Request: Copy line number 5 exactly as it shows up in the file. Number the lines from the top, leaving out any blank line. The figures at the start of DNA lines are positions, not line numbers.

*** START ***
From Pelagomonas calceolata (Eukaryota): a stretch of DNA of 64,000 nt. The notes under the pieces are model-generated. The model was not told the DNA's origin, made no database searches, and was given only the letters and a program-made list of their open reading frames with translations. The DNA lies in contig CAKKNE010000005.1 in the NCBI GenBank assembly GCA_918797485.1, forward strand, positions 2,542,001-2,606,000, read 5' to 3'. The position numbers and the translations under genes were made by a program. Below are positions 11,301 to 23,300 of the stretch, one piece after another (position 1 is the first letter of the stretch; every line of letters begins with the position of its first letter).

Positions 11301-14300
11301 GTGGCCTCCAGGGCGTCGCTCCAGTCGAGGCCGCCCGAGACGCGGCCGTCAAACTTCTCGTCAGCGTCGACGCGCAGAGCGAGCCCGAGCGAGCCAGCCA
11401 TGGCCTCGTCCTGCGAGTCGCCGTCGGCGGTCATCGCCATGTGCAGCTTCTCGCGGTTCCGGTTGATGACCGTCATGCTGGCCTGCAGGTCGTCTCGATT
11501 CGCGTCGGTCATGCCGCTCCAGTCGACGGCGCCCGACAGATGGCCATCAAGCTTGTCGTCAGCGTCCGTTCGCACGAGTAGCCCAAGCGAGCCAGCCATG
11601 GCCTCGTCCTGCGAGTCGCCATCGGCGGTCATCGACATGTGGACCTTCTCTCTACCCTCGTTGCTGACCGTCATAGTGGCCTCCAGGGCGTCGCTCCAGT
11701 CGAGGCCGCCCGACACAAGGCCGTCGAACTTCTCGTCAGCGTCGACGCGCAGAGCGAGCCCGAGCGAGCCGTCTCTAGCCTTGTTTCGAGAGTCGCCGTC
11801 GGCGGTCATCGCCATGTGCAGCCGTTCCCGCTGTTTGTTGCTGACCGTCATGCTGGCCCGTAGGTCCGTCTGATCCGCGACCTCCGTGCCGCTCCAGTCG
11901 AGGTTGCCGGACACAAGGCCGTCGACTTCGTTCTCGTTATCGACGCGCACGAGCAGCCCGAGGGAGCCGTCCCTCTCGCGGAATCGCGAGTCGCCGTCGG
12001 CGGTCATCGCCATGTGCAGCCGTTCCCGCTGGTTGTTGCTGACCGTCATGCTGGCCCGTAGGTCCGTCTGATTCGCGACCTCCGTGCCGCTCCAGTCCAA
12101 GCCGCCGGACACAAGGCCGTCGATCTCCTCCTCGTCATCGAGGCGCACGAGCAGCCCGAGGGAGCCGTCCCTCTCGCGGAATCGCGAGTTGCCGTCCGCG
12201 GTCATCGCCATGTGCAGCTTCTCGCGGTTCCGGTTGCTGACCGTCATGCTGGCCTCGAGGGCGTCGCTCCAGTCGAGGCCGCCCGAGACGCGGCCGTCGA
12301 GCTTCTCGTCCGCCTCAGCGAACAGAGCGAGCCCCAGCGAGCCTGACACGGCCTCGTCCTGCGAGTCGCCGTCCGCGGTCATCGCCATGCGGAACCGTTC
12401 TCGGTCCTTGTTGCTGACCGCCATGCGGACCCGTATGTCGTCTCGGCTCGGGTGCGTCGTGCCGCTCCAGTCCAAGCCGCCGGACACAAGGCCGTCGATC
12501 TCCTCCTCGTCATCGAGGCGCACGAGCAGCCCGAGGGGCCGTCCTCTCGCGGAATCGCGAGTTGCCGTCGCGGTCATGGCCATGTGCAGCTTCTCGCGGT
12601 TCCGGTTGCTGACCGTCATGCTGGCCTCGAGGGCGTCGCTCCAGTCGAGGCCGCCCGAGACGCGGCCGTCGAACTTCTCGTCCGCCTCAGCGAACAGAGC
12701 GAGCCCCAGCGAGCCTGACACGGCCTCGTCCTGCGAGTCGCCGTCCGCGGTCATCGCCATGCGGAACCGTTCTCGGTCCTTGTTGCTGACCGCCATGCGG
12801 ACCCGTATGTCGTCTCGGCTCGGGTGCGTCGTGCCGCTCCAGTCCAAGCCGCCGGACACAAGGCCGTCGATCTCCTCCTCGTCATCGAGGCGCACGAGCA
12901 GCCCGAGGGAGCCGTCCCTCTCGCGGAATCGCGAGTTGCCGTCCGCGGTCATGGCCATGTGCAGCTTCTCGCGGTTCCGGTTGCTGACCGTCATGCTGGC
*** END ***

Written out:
11501 CGCGTCGGTCATGCCGCTCCAGTCGACGGCGCCCGACAGATGGCCATCAAGCTTGTCGTCAGCGTCCGTTCGCACGAGTAGCCCAAGCGAGCCAGCCATG